Methicillin-resistant Staphylococcus aureus (MRSA) Prevalence in Mastitic Dairy Cows from San Bernardino County
Authors:Laura Banks, Anisah Mohd Zin
Mentor:Shelton Murinda, Associate Professor – Animal & Veterinary Sciences/Food Safety, California State Polytechnic University, Pomona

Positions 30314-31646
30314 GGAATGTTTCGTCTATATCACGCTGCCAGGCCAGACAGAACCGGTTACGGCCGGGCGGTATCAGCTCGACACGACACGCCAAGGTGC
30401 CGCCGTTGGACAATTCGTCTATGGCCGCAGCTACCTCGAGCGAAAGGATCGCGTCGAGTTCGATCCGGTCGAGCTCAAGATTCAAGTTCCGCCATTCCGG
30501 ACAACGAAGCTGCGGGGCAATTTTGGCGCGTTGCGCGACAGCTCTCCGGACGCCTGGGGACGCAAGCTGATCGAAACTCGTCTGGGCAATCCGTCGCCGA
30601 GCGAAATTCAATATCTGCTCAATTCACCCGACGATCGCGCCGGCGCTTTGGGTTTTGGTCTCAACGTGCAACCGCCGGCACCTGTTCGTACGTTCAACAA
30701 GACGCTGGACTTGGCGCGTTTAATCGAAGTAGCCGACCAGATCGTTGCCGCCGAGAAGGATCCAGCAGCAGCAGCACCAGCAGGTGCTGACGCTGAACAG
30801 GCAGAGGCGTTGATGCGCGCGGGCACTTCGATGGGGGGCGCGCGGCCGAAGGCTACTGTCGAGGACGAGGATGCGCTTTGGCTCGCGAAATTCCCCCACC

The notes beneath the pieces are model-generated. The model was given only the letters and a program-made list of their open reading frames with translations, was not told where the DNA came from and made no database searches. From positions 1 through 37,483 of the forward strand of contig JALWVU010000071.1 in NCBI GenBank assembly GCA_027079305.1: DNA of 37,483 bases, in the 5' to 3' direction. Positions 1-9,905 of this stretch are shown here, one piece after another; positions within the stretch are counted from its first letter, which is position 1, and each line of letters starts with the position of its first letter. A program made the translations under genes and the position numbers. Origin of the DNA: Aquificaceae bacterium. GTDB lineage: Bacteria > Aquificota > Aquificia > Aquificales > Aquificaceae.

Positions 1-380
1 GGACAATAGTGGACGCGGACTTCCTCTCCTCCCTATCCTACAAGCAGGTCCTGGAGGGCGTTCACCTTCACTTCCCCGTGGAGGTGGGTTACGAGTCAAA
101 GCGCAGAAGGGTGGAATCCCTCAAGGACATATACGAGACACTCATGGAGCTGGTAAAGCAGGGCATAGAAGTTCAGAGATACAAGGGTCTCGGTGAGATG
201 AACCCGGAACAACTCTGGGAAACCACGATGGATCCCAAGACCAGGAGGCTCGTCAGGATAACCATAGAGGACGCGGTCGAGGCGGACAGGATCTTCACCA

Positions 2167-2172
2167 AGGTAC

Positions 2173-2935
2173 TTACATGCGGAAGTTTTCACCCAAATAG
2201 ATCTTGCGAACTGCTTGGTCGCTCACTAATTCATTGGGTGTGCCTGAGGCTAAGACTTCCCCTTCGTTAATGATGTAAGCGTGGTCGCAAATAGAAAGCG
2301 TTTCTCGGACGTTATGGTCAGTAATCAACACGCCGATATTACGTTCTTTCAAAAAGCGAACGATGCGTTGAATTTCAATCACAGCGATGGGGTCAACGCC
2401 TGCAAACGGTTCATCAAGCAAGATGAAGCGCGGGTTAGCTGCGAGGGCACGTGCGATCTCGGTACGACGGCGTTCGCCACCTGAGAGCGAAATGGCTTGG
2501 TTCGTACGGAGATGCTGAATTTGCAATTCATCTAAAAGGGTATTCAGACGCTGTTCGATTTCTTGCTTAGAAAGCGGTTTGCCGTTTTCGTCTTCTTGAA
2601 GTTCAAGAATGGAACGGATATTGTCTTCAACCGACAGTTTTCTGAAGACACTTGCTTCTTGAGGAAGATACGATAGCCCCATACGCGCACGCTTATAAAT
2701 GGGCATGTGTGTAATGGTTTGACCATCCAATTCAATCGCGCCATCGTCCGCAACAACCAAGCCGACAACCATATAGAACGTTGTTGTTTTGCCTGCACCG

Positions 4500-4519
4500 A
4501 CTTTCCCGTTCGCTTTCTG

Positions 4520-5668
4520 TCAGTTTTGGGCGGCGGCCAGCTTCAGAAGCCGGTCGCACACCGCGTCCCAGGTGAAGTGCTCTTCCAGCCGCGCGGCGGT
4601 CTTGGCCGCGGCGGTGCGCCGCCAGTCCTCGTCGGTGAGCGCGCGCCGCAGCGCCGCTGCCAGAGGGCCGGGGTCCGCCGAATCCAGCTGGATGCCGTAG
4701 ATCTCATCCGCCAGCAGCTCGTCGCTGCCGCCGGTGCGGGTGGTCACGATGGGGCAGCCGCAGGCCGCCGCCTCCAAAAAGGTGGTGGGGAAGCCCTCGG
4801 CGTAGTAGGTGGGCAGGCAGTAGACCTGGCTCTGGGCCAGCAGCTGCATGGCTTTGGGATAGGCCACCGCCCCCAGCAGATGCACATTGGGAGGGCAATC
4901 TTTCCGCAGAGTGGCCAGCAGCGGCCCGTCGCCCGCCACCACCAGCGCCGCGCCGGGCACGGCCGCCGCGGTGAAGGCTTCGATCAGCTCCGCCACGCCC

Staphylococcus aureus (Staph. aureus) is a major pathogen associated with mastitis, an intramammary infection that affects dairy cows. Mastitis can result in major economic losses to the dairy industry, and is a potential health risk to humans who consume raw milk and products manufactured with raw milk. Although Staph. aureus is a common cause of mastitis in dairy cows, few studies have been conducted on the prevalence of methicillin resistant Staph. aureus (MRSA) in the United States. The objective of this study was to determine the prevalence of MRSA in dairy cows in Chino and Ontario, CA. A total of 318 milk samples were collected from individual cows and were used for isolation of bacteria on blood agar (tryptic soy agar; TSA with 5%/10% sheep blood). The isolates were purified on TSA and further characterized by gram staining and morphology. There were 71 (22%) presumptive Staph. aureus isolates. For confirmation of isolates as Staph. aureus or MRSA, PCR that targets amplification of the mecA (methicillin resistance), nuc (thermostable nuclease), coa (coagulase), mup (mupirocin resistance) and Staphylococcus genus specific 16s rRNA was used. Specificity and sensitivity of tests were conducted using bacterial strains that are positive (n=5) and negative (n=15) for the gene sequences. There were no false positive PCR tests, however, there was one false negative test. Preliminary results suggest a moderately low prevalence of Staph. aureus. Current studies are testing mecA positive isolates for antibiotic sensitivity to cefoxitin and oxacillin (which define MRSA ), and mupirocin, to identify and establish the prevalence of MRSA.